As with Hase-dera, there were quite a few other things to see at this location, although I didn't take a lot of photos of the smaller shrines there. 

As I stopped to rest near the statue, I noticed an incense burner, and paid closer attention to the visitors' rituals - some were there to worship, and it being close to the new year this was an important stop for them.  Here is a photo of one visitor praying near the incense burner - I watched as a few people lit pieces, and then others collected the smoke in cupped hands and passed it over themselves.


At the back of the statue, you can see air vents, since the cavity is open for visitors. Also, the sutras are engraved on large bronze lotus petals at the base in the back.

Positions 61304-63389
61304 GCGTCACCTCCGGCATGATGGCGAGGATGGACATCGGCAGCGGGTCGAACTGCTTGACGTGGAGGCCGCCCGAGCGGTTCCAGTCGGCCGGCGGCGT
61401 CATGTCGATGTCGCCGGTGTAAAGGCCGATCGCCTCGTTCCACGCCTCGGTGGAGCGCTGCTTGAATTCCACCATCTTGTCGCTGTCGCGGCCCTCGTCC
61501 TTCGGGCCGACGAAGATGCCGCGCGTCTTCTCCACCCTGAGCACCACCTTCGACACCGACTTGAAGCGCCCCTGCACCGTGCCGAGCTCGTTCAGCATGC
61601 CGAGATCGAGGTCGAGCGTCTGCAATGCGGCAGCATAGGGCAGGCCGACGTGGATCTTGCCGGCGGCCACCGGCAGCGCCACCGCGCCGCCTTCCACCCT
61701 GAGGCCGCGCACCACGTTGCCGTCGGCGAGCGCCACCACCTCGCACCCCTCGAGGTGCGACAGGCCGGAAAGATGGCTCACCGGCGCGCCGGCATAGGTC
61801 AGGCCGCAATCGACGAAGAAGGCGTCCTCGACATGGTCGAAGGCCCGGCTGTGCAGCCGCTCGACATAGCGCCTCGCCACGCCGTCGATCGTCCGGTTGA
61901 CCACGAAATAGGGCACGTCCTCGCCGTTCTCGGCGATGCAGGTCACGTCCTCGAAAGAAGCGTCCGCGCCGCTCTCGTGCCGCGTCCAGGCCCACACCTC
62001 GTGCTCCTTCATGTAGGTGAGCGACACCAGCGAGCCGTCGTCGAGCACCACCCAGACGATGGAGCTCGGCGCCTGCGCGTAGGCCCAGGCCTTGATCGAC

For the final photo of this visit, there is a little display nearby with a pair of sandals.  The story I heard was that these were made out of straw, in the traditional material and style for buddhist priest, and presented as an offering by Japanese school children.  I was told that the legend on the plaque says something like this:  The offering expressed gratitude for a good harvest, and was accompanied by a message from the children: Buddha must surely be tired after sitting there for some 700 years and they would be pleased if he were to wear the sandals when he takes a walk

Wednesday, January 19, 2011

Bodhisattva, Won't You Take Me by the Hand

On Saturday, my sightseeing day in Kamakura, my first stop was at Hase-dera Temple, which houses a 30-foot tall statue of Hase Kannon, a Bodhisattva, or future Buddha.  According to the little brochure, while the typical English translation ascribes the Kannon as "the Buddhist Goddess of Mercy" - the Kannon is neither male nor female, but is someone who made the sacrifice of postponing divine enlightenment to show other sentient beings how to achieve enlightenment themselves, and showing compassion, mercy, and love as part of that choice.